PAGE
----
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Group fights for historic home

The historic Ingersoll Adult Home is once again at the center of controversy in Niskayuna as a small band of preservationists scramble to prevent developers from relocating the building so a new shopping center can be put up across the street from Mohawk Commons.

It's the latest chapter of a battle that has raged throughout the year, and an ad hoc group calling themselves the Friends of Stanford Home has reached out to state Attorney General Eliot Spitzer in hopes his office will intervene.

Citing court papers, the group said that residents of the 33-bed nursing home, now located at 3421 State St., would not be served well if they are moved to a much larger facility planned for a 4.1-acre site along Consaul Road. They also said the new site violates a stipulation requiring the nursing home to be on at least a 5-acre plot of land.

In a decision last month, Schenectady Surrogate Court Judge Barry Kramer said the 4.1-acre site was sufficient and the plan could move forward, but the group said the court failed to keep them informed despite their known interest in the project.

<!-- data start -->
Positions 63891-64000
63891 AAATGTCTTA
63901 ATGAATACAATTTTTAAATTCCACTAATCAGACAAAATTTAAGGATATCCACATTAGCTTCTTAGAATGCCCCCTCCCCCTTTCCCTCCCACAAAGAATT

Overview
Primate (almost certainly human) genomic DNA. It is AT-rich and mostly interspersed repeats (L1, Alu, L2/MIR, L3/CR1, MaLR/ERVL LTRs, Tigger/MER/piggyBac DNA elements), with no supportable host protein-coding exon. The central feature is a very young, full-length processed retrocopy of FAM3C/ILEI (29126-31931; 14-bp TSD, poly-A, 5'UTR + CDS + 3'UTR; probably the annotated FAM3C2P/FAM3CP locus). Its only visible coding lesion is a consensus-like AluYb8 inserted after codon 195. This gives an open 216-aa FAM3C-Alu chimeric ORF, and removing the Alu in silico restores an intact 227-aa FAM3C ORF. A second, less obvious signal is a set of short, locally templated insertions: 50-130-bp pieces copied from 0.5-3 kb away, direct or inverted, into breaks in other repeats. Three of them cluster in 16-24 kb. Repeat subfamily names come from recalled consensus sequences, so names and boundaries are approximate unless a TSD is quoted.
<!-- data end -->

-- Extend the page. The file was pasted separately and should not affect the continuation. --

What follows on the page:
Calling upon Spitzer's office to exercise its oversight authority, the group asked him to reopen the matter.

Led by Linda Champagne, Niskayuna's town historian, the group hopes that the attorney general's intervention will block the trustees who oversee the Ingersoll Home from selling its current site to Highbridge Development LLC for $3.5 million. Management of the facility has said that the money will be reinvested in their new location at 3359 Consaul Road. The town board narrowly approved rezoning that parcel by a 3-to-2 vote earlier this year.

Along with relocating the existing nursing home, plans have been made to build a series of stores at the home's current location in a project that requires clearing acres of green space. Plans for developing the 12-acre State Street site also include demolishing part of the historic building and moving the remaining portion to a remote section of the parcel, cutting it off from direct access to an existing public roadway.

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